There’s another section, when he leaves the island to get supplies, and there’s a storm. He is delayed, and the grandmother has to talk the little girl into believing that he’s in no danger, while her eyes constantly scan the horizon. The moment the grandmother catches sight of a rim of white surf on the horizon (which is the father in his boat, powering through the storm, and drenched through), there is such a powerful relief in the grandmother, and in self.

It was blowing hard, and the sun was setting. She was far-sighted and saw the boat half an hour before it reached the island — a moustache of white foam that would appear at irregular intervals and sometimes vanish entirely.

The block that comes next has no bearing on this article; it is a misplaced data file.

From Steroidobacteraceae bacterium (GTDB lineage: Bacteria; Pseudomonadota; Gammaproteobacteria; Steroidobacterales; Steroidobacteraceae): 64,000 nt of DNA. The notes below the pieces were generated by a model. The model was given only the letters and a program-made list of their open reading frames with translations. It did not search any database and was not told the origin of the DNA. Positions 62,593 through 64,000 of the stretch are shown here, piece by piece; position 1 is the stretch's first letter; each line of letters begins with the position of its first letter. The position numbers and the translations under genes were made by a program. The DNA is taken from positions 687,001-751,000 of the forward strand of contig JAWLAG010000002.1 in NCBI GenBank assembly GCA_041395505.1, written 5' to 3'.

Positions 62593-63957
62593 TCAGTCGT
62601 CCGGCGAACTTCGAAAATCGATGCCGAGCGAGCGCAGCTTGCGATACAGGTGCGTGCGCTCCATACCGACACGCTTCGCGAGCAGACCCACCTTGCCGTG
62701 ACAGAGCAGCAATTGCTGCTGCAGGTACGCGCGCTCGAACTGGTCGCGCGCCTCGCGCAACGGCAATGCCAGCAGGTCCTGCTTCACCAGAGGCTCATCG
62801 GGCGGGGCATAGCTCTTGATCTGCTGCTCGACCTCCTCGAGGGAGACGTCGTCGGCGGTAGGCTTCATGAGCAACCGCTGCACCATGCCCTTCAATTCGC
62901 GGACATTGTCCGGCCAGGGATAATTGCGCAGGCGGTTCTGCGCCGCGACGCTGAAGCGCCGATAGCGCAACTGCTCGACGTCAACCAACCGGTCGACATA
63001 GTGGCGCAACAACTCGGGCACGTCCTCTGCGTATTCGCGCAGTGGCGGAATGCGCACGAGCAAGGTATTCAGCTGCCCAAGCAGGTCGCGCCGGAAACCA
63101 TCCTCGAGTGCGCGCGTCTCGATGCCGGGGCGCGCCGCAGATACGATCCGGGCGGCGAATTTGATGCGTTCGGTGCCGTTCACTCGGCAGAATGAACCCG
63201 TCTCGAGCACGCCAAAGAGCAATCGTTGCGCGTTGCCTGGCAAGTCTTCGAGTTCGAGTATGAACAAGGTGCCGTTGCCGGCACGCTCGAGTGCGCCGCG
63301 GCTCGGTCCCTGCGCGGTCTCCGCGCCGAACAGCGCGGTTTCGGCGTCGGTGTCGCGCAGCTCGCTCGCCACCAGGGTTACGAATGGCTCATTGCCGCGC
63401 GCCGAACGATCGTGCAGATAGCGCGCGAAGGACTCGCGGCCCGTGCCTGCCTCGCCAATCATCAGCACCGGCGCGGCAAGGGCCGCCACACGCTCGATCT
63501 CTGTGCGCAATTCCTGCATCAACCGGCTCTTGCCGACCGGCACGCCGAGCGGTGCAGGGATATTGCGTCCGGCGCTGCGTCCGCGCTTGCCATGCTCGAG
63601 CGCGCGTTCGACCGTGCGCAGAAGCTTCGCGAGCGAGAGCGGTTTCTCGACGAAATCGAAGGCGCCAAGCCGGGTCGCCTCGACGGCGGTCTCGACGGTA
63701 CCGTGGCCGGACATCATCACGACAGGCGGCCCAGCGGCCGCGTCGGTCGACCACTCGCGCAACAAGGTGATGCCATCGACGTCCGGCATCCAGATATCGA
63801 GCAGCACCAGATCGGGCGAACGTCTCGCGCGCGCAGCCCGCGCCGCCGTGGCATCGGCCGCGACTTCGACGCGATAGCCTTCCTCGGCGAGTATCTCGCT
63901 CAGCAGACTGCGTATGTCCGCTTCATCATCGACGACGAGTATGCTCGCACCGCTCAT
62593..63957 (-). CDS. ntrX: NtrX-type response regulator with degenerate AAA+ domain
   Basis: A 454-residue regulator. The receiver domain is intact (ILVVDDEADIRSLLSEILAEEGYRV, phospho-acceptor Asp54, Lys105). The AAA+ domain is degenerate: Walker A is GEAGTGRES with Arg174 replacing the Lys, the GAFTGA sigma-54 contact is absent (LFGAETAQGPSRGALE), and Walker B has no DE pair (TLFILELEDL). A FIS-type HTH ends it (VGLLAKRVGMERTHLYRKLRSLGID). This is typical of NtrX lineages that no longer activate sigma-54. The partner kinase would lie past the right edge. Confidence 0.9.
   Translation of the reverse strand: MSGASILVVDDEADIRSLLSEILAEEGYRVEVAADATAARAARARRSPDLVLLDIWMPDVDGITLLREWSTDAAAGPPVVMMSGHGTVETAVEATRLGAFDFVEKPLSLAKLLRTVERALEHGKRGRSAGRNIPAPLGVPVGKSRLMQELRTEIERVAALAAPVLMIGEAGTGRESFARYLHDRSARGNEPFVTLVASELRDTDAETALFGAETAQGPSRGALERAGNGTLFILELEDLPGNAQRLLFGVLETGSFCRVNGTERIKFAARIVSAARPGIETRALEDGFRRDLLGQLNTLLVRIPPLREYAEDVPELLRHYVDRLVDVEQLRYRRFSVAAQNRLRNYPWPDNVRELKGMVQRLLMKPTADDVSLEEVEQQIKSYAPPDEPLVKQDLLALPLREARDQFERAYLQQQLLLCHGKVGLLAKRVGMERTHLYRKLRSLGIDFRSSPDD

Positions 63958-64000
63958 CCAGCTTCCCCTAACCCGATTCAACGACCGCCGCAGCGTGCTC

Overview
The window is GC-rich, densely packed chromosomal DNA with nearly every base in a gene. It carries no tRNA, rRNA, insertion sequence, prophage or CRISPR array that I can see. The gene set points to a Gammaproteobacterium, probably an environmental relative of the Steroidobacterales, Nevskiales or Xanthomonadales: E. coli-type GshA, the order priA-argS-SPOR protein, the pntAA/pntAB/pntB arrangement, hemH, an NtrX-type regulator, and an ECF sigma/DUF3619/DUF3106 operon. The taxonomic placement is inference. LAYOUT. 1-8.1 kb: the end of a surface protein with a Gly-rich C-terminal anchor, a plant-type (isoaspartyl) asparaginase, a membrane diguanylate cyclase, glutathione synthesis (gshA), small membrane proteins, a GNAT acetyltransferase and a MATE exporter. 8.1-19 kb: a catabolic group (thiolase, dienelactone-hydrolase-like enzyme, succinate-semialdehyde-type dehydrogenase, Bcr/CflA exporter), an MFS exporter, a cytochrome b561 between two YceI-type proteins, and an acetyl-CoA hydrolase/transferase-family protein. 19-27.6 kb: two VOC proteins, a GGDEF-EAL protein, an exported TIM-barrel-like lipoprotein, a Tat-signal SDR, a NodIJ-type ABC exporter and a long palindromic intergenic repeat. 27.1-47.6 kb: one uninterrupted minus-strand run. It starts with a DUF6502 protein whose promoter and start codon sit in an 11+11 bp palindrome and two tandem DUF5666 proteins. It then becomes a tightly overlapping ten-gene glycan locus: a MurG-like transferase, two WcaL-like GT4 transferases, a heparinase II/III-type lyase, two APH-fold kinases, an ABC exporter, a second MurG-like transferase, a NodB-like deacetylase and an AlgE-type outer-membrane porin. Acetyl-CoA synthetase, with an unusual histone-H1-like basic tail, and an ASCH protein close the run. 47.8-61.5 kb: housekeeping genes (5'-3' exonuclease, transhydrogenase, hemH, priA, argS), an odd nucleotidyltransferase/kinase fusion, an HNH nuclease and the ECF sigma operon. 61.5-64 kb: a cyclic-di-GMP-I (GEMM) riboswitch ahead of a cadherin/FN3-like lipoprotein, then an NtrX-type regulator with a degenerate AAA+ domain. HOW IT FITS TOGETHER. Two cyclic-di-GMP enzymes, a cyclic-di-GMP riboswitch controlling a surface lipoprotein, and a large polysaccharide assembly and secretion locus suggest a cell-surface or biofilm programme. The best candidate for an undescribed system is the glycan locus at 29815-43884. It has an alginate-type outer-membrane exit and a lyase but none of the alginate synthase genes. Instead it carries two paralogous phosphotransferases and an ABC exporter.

A few sections later, a mysterious boat pulls up and beaches on the island. The father “puts on his pants” and runs to the shore to greet the visitors. He never comes back that night. The girl hears music coming from the boat and wants to go check it out, but her grandmother says they have to wait for the father to come and get them. They wait and wait, but of course he never does come, and the little girl is furious.

Who is this man? This mysterious figure who is always stuck in the house (unless he is putting on his pants to run towards visiting boats) and does not roam the island as his daughter and mother do?

p. 134:

The guest room was cool and quiet, and Papa sat working at his desk on the other side of the wall.

“I like it when he’s working,” Sophia said. “I always know he’s there.”

Self is enjoying this book so much; she regrets that she’s gotten close to the end.